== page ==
Truly remarkable habitats and marine species contribute to the Bay being Victoria’s most popular recreational destination. Here, you can snorkel or dive to see huge aggregations of spider crabs seeking safety in numbers at a perilous stage of their lives, when they need to shed their carapace and wait for their new shell to harden. Wetlands around the Bay provide avid birdwatchers with opportunities to spot rare and endangered species. In fact, the western shoreline of Port Phillip Bay and parts of the Bellarine Peninsula are internationally recognised because they provide critical habitat for 129 species of Australian and migratory waterbirds.
The more adventurous enjoy kite-surfing, canoeing, motor boating and scuba diving, but simple beachgoing satisfies most locals and visitors, with 135 beaches to choose from. The sheer number of beautiful and diverse landscapes around the Bay contributes to creating a strong sense of place for people living nearby.
Port Phillip Bay is also a place of historical and cultural importance for the tribes of the Kulin nation (including the Wathaurung, the Bunurong/Boon Wurrung, and the Wurundjeri), who have been the traditional custodians of this special place for millennia. Maintaining their connection to land and sea country into the future through their cultural traditions is crucial to their wellbeing.
The Bay provides important habitat
Port Phillip Bay supports a wide variety of natural habitats, from mudflats, mangroves and saltmarshes to rocky reefs, sponge gardens, seagrass beds and more. In turn, these habitats ensure a diversity of marine animals and plants can thrive, many of which are only found in the Bay and nowhere else on this planet.
Mangroves, with their intricate webs of roots, not only trap and stabilise soft sediments but also provide refuge for fish and invertebrates. Similarly, seagrass beds create nurseries for several fish species that are valued by fishermen, including King George Whiting, Southern Anchovy and garfish. Rocky reefs also provide a hard substrate on which close to two hundred species of seaweed grow, forming the base of a food chain and providing shelter for other species. Without these, the commercial, recreational, economic and other benefits we derive from the Bay would all be compromised.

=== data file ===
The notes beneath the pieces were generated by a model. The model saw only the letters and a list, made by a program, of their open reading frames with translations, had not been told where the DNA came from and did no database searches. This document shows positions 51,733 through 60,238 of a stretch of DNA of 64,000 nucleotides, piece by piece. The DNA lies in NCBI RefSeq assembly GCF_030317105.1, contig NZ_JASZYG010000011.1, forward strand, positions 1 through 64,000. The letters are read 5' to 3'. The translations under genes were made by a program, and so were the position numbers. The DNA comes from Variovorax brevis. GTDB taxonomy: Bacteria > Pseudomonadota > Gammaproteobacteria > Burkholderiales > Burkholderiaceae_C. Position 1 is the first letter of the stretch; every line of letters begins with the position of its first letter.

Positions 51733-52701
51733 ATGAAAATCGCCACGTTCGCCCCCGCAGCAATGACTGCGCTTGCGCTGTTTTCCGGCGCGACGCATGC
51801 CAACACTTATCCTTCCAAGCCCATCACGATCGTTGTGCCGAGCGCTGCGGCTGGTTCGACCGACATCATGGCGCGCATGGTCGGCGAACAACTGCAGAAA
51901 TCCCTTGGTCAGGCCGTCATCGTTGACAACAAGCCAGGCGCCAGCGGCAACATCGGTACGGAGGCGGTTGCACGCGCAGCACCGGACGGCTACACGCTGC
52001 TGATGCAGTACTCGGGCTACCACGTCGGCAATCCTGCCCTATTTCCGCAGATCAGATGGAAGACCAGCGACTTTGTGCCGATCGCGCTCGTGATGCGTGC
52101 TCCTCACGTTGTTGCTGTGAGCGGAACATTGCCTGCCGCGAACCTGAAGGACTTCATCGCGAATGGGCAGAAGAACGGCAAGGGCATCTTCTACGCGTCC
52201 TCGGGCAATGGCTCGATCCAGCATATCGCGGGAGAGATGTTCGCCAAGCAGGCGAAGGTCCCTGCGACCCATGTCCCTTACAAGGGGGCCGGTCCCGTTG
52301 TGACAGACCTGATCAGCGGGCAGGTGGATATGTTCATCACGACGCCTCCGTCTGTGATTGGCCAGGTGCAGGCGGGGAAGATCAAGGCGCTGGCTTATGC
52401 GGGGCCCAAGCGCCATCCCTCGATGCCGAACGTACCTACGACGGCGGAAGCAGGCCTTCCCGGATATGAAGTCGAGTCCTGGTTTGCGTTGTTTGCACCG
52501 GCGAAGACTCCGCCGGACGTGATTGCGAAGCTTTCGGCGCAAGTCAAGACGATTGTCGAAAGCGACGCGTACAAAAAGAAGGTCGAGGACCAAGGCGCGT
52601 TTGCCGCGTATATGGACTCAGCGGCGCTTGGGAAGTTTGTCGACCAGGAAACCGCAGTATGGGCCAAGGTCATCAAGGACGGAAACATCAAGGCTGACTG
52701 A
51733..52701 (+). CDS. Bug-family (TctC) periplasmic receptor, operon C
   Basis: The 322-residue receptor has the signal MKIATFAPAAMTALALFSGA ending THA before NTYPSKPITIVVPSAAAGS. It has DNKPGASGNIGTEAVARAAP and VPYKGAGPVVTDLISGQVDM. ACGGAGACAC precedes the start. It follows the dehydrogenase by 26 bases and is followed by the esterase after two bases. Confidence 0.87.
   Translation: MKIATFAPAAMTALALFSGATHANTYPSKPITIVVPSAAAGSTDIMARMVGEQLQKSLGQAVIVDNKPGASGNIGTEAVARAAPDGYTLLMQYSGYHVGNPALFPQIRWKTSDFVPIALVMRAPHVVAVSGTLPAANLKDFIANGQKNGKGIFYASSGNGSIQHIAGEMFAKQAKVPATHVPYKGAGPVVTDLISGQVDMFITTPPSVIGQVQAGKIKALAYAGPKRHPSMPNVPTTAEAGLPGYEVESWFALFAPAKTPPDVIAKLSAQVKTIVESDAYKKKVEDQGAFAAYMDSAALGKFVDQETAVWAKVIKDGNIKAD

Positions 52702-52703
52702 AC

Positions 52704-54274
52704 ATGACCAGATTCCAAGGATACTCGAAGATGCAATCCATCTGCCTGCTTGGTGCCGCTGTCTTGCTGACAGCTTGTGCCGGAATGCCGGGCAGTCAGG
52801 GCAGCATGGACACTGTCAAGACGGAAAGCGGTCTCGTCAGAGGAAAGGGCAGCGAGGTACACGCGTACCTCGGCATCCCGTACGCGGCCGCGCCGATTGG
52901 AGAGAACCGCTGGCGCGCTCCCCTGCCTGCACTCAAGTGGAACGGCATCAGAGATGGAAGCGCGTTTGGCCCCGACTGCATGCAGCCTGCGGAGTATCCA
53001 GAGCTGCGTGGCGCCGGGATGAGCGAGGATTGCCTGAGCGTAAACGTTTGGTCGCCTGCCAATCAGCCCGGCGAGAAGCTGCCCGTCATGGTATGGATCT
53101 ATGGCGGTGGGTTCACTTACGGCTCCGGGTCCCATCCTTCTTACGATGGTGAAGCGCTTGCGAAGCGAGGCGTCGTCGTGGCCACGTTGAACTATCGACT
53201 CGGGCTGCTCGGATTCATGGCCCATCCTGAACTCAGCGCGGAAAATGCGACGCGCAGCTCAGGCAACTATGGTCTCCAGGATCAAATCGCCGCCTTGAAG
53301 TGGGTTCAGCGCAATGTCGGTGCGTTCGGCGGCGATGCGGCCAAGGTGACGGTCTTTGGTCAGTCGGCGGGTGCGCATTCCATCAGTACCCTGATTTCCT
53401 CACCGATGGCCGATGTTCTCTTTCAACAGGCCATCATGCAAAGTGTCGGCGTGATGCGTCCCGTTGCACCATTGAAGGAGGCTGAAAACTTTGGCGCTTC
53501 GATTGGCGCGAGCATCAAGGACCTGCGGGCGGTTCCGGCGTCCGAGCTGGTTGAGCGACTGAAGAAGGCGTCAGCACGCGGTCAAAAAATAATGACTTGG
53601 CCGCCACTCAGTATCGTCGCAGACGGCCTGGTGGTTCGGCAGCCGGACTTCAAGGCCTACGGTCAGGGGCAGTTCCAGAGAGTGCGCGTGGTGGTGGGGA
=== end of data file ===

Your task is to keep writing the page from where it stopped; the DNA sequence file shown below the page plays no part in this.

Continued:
Our Bay, our future
For all these reasons, the Bay is considered Victoria’s most valuable natural asset. But with a population expected to almost double over the next 35 years, the pressures on the Bay’s natural environments are set to increase, with population growth exacerbated by climate change.
Parts of the Bay are marine protected areas and much is being done to protect or restore the natural environment. However, it is up to all of us to make sure our everyday actions impact the Bay as little as possible, so it can continue to provide incalculable benefits to the millions of people that rely on it.
There are a number of ways you can help and we have covered some of them before: reducing, reusing and recycling, choosing more eco-friendly products and improving stormwater filtration in your garden are just a few. You might also want to consider supporting the work of the many not-for-profits and community groups that work hard to ensure the Bay has a healthy future, by volunteering your time or providing financial support.
Elodie grew up in France and has always had a strong passion for the environment. She completed a Bachelor of Biology and a Masters in Marine Ecology in Europe, America and Africa. A trip to the Subantarctic Islands inspired her to pursue a PhD in Marine Ecology in Australia, whose fauna and flora she fell in love with. She now works as a casual academic and researches human-wildlife conflicts.